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How I finally got a steel trap memory in my 50s
Like a lot of people in their 50s, I’ve had my fair share of memory glitches I’ll just call “senior moments.”
The big one for me is losing my keys. And I have to admit, it was concerning at first.
I couldn’t help but wonder if I was experiencing something more than forgetfulness…
But truth be told, the times I misplaced my keys I was doing something “extra” most of the time, like carrying groceries into the house, chatting with a neighbor who caught me as I drove up or rushing inside to feed my hungry cats because I got home late.
All of this does beg the question, however… when is forgetfulness a sign of something more serious, like cognitive decline?
Let me share what I learned — as well as a simple trick that researchers say can help you restore lost memories, so the next time you have a senior moment like mine and say, “Dang it, I lost my keys again,” you won’t have to worry…
Plain old forgetfulness versus a real concern
Here’s the good news…
Mild memory loss doesn’t necessarily mean you’re headed for dementia. The research says that only one percent of people over age 65 with age-related memory issues will end up with dementia each year.
Most of the time, misplacing an item or forgetting an appointment is more likely due to just having a lot on your mind. Think about it…
Computers, smartphones and the internet mean a constant stream of information is coming at us from every direction. And at this point in our lives, we have a lot to keep up with… health and dental appointments (not just for me—but my husband and kids too), scheduled gym time, family or friend time — you get the idea.
So if your brain gets a little overloaded processing it all, don’t beat yourself up.
Now if you begin forgetting to do something, like regularly paying your bills, or struggle with how to do a familiar task, follow directions or use your remote control — it’s time to talk with a family member or someone you trust, and ultimately your doctor.
Otherwise, let me share what finally helped me find my keys — and cut down on losing them at all…
Retracing your steps works for forgetfulness
According to researchers, there’s a simple trick that puts your brain’s tendency to create event boundaries to work to solve memory issues.
Did you ever misplace something as a child and your mom tell you to think about where you had it last — and retrace your steps to find it?
That works because our brain likes that format…
“Intuitively, we perceive structure in the form of events in continuous experience. A ‘restaurant visit’ and a ‘train ride’ are examples of such events,” says researcher Sebastian Michelmann. “When one event ends and another begins, people perceive an event boundary, and human observers agree substantially on the exact moments when an event boundary happens.”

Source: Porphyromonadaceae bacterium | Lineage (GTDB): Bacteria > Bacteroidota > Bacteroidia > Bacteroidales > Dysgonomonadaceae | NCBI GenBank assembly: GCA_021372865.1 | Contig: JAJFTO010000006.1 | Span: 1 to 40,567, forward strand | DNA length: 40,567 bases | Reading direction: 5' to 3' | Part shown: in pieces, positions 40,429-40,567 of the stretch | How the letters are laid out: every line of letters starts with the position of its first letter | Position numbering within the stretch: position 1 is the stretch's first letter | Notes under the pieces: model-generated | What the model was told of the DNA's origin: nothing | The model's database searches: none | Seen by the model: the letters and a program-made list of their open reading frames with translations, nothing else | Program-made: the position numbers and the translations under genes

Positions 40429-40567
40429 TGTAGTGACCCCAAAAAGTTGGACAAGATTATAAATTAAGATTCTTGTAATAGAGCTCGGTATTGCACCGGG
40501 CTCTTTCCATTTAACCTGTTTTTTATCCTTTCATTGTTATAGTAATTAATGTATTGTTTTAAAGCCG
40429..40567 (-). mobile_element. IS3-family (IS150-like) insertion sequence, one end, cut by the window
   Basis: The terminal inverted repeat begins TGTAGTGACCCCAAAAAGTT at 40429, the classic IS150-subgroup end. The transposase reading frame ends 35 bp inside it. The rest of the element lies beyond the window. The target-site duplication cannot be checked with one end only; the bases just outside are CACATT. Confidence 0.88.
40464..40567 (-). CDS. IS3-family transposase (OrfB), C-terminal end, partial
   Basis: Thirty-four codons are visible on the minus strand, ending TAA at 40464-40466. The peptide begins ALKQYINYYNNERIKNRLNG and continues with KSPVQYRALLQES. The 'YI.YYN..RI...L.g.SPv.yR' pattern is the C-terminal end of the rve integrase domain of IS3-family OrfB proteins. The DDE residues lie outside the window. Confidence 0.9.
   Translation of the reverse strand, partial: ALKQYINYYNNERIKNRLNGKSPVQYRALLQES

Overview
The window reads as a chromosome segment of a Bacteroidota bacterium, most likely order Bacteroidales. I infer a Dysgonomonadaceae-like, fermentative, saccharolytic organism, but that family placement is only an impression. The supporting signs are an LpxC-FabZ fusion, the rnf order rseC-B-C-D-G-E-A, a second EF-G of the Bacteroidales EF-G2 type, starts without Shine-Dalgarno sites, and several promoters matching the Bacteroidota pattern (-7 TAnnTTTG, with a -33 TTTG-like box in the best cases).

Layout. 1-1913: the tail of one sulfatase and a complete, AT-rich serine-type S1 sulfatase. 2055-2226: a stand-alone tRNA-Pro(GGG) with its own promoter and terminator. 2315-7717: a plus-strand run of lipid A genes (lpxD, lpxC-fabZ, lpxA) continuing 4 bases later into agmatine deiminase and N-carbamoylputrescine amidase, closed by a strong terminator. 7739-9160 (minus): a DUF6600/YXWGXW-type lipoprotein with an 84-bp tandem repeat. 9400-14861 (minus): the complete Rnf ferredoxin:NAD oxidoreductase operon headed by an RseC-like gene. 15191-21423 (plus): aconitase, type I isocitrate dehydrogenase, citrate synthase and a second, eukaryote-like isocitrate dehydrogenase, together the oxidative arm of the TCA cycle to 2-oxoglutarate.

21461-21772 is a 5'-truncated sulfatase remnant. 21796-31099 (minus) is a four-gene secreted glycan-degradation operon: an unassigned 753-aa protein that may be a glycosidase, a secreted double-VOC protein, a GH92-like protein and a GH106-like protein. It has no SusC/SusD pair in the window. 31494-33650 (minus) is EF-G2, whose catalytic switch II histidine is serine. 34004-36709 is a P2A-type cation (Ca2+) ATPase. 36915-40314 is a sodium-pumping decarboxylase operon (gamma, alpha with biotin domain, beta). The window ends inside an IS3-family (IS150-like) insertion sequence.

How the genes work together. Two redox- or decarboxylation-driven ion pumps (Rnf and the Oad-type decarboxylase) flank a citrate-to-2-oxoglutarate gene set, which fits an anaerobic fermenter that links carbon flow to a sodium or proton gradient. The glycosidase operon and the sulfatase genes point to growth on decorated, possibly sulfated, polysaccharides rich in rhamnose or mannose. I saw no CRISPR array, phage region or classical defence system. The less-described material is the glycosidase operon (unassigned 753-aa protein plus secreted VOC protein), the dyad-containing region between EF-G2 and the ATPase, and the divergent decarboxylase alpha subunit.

These event boundaries can be used as stepping stones to retrace events and improve the recall of certain facts and bits of information.
“When people search through continuous memories, they can do that slowly and thoroughly, but they can also skip ahead to the next event boundary when they decide that the answer that they are looking for is not in the current event,” Michelmann says. “Event boundaries are important access points for this skipping, which is why we refer to them as stepping stones in the memory search process.”
Put simply, retracing your steps works! But it’s not the only way I boosted my memory…
Nootropics: When your brain just needs a boost
Nootropics are cognitive enhancers that help boost your memory performance. They typically work by improving the way the brain communicates and processes information — via neurotransmitters. Or they help dampen things that can occur in the body that interfere with that process.
I’ve found three that I like to stack (use together because they tackle different features that can impact my memory)…
Pyrroloquinoline quinone (PQQ). It supports cognitive function because of its antioxidant abilities to fend off free radicals and dampen inflammation. A big plus is that it also supports mitochondria — the tiny power plants in every cell — and the brain is your body’s most power-hungry organ!
Krill oil. DHA and EPA are two powerful brain-supporting omega-3 fatty acids and krill helps you use them best. Krill is high in phospholipids which increase the bioavailability of the omega-3s. Krill also contains a powerful antioxidant — astaxanthin — capable of crossing the blood-brain barrier.
Phosphatidylserine (PS). PS is a key building block for the brain. It’s found in high concentrations in neurons — or brain cells. Like anything else though, with age, it dwindles in amount.
If you’d like to cut down on those senior moments, remember to give these tips a try!
Events serve as ‘stepping stones’ en route to retrieved memories – ScienceDaily